A Virginia resident who was arrested for “trespassing” after protesting at a 2021 school board meeting was found not guilty on Wednesday, he told the Daily Caller News Foundation.
Jon Tigges was arrested on June 22, 2021 at a Loudoun County School Board meeting because he refused to leave after the meeting had been declared an “unlawful assembly” by former Superintendent Scott Ziegler while parents were protesting Critical Race Theory (CRT) and the district’s transgender policy. Approximately 18 months later, Tigges was deemed not guilty by Judge Charles Fleming, who ruled that Ziegler did not have the authority to demand the residents leave the meeting room and that Tigges acted in “good faith” in his belief that he had the First Amendment right to be at the meeting, Tigges told the DCNF.
“We got to court and it wasn’t looking good,” Tigges told the DCNF. “Neither me or my lawyer felt confident because the judge was bringing up that if someone is a government official, they have the authority to shut down the meeting. Then we came back for the verdict and he completely flipped over and said ‘Jon, you were there in good faith with a clear understanding that you had the right to be there and the commonwealth has not proven that Mr. Ziegler had any authority to clear the room.’ So we were found not guilty.”
At the school board meeting in 2021, more than 200 people had signed up for the public comment period to address a district policy that allowed bathroom access on the basis of gender identity. Despite the school board leaving in the middle of the meeting, Tigges and other parents moved forward with their public comment period before Ziegler attempted to it.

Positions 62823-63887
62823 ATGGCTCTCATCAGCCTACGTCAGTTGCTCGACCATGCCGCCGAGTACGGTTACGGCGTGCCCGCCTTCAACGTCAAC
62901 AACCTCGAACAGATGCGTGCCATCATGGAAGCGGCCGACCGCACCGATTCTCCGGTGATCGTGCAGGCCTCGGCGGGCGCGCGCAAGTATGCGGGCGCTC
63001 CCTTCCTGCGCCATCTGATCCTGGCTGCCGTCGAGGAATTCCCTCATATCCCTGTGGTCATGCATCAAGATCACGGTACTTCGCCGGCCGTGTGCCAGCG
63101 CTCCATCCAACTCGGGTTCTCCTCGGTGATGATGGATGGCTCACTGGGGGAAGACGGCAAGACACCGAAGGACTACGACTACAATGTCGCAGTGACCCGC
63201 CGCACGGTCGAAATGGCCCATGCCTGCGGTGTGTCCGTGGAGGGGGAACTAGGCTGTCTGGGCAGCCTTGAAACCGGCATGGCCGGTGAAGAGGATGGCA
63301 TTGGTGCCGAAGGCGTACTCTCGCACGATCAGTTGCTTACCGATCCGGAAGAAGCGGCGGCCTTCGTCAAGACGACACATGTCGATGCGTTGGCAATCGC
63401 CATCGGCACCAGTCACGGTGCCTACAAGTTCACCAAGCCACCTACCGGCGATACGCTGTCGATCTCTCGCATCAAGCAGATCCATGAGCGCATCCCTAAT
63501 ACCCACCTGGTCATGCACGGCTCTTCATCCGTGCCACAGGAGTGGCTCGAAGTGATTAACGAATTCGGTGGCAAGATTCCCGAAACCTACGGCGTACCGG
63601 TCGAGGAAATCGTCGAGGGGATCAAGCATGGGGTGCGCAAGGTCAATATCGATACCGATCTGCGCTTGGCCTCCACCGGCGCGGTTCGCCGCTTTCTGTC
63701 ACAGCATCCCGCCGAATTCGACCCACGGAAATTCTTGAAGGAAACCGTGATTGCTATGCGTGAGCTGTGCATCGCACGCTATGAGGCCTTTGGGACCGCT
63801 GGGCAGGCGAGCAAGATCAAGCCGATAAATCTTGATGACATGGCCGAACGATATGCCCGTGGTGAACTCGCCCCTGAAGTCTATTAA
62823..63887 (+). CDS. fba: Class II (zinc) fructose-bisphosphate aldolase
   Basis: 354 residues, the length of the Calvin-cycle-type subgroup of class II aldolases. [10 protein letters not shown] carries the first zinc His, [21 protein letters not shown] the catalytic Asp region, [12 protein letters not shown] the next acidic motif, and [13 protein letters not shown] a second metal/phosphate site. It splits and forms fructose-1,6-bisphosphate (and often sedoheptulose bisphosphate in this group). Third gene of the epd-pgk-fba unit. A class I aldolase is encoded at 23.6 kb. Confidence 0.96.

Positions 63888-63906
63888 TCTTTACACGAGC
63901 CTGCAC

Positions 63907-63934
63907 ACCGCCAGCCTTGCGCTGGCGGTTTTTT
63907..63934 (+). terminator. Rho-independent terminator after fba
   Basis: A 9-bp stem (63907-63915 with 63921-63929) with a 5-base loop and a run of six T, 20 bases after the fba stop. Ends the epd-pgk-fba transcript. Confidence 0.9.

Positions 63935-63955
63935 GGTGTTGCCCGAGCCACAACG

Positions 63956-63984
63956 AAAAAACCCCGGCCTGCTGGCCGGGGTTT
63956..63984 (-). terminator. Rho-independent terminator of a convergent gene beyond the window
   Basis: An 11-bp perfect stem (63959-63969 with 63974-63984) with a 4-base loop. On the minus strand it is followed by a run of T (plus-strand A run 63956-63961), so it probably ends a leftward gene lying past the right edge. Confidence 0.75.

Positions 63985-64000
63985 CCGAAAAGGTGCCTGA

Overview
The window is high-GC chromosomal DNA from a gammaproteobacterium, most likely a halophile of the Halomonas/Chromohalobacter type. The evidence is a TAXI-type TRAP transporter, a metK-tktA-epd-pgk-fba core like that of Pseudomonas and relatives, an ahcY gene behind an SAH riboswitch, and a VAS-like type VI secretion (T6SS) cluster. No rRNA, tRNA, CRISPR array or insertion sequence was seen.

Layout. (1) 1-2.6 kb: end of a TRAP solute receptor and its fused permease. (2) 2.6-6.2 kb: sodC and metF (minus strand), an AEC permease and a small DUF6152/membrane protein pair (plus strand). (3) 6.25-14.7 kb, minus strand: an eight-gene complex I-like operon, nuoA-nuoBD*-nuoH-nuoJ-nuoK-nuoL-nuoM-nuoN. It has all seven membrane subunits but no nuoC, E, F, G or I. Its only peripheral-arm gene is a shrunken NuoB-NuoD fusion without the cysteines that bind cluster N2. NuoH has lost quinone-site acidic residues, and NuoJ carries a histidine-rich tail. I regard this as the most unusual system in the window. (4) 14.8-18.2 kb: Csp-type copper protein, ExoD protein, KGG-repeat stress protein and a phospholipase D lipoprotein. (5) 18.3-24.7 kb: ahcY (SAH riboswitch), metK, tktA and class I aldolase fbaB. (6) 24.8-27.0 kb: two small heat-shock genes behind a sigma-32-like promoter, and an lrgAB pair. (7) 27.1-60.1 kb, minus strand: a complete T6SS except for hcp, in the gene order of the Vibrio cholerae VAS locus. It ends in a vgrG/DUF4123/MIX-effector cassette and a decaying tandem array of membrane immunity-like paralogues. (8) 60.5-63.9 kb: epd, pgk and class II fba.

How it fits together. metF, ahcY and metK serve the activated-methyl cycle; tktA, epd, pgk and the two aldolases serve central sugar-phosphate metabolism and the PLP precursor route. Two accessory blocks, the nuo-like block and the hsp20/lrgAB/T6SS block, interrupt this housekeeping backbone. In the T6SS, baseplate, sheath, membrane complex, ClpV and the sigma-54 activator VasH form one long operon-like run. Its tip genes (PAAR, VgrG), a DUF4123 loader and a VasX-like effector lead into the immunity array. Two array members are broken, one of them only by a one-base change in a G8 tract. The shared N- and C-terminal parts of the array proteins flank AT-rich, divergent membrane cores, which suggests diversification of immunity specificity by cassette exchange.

Once Ziegler made the announcement that the meeting was an “unlawful assembly,” law enforcement moved in to usher the crowd out and then arrested Tigges because he refused to leave until everyone had an opportunity to speak, he told the DCNF.
The decision by Fleming to rule Tigges not guilty will and already has begun to shape school board meeting policies, Christopher Kachouroff, Tigges’ attorney, told the DCNF.
“I think you’re starting to see change now as a result of this case,” Kachouroff told the DCNF. “I can tell you affirmatively that school boards are going to pass policies to regulate standards while present at school boards. Do I think they’re all good policies? I think they’re a beginning. There are a lot of things I can see that are already unconstitutional, that were ruled unconstitutional by the courts in terms of the First Amendment but in terms of giving people a standard of, ‘here’s what we can do, what we can’t do,’ that’s becoming apparent.”
In December, a special grand jury report showed how Loudoun County had “dropped the ball” on student safety and failed to alert the community of multiple sexual assaults that took place within the district in 2021. Parents demanded the resignation of the school board members at a Dec. 13 meeting.
This case was just the start of how people in Loudoun County and school boards across the country need to push back to create change in their school district, Tigges told the DCNF.
“Nothing’s gonna change here in Loudoun County or any place that looks like Loudoun County, which is most of America, until God’s people stop being silent,” Tigges told the DCNF.
Loudoun County Public Schools did not immediately respond to the DCNF’s request for comment.
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